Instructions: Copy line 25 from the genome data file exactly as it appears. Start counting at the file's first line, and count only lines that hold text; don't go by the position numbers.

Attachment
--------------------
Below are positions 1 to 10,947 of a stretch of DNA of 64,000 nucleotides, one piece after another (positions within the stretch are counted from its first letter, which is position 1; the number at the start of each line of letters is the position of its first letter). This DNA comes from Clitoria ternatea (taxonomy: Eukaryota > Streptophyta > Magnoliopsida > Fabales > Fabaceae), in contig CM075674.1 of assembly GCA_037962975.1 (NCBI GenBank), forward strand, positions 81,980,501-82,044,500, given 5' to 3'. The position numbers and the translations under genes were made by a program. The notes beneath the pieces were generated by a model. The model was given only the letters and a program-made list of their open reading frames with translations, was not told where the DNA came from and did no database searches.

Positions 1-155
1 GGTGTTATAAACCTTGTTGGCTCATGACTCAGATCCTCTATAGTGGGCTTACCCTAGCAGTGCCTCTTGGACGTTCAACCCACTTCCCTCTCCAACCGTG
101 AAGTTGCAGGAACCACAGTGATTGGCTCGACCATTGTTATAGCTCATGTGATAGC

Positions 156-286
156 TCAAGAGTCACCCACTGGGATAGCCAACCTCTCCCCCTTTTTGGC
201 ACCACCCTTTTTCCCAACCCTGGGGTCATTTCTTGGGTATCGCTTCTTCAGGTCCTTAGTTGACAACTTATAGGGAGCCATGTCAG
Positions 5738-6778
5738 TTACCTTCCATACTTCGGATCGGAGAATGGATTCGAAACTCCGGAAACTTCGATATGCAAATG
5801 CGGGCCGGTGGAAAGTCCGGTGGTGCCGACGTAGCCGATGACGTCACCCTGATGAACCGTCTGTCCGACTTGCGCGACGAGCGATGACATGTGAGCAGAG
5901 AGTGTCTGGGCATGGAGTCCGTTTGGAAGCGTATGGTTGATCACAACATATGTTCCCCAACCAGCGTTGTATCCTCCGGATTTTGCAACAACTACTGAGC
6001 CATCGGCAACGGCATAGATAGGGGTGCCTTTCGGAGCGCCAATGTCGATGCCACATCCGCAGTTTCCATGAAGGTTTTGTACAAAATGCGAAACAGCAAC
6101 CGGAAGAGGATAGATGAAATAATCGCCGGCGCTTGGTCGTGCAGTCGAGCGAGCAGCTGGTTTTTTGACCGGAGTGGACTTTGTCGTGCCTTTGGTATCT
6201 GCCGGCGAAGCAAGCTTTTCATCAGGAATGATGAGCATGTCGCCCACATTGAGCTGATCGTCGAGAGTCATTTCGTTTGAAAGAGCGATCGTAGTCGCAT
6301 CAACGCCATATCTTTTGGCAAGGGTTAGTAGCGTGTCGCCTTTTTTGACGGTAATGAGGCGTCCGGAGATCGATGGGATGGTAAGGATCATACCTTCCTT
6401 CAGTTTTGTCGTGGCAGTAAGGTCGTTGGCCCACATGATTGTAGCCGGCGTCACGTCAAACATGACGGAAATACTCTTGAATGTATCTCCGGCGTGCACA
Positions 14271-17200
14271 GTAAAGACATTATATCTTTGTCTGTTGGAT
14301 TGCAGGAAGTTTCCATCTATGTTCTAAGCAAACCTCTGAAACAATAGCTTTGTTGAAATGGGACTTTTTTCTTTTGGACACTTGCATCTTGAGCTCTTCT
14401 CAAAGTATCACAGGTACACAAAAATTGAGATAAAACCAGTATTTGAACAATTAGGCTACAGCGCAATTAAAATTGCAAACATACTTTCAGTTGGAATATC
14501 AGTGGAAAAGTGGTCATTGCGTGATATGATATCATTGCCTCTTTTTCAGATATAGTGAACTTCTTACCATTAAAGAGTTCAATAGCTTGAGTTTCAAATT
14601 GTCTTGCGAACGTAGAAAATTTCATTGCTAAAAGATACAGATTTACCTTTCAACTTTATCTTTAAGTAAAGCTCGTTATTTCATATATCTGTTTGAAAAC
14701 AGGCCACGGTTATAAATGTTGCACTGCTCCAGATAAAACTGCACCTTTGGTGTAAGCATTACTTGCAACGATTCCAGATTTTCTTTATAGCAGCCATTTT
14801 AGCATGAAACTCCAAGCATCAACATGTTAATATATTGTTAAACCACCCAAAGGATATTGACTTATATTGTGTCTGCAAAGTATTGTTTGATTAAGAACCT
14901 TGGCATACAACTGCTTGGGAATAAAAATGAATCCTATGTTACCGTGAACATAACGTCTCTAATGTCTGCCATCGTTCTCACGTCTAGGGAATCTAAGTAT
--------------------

14901 TGGCATACAACTGCTTGGGAATAAAAATGAATCCTATGTTACCGTGAACATAACGTCTCTAATGTCTGCCATCGTTCTCACGTCTAGGGAATCTAAGTAT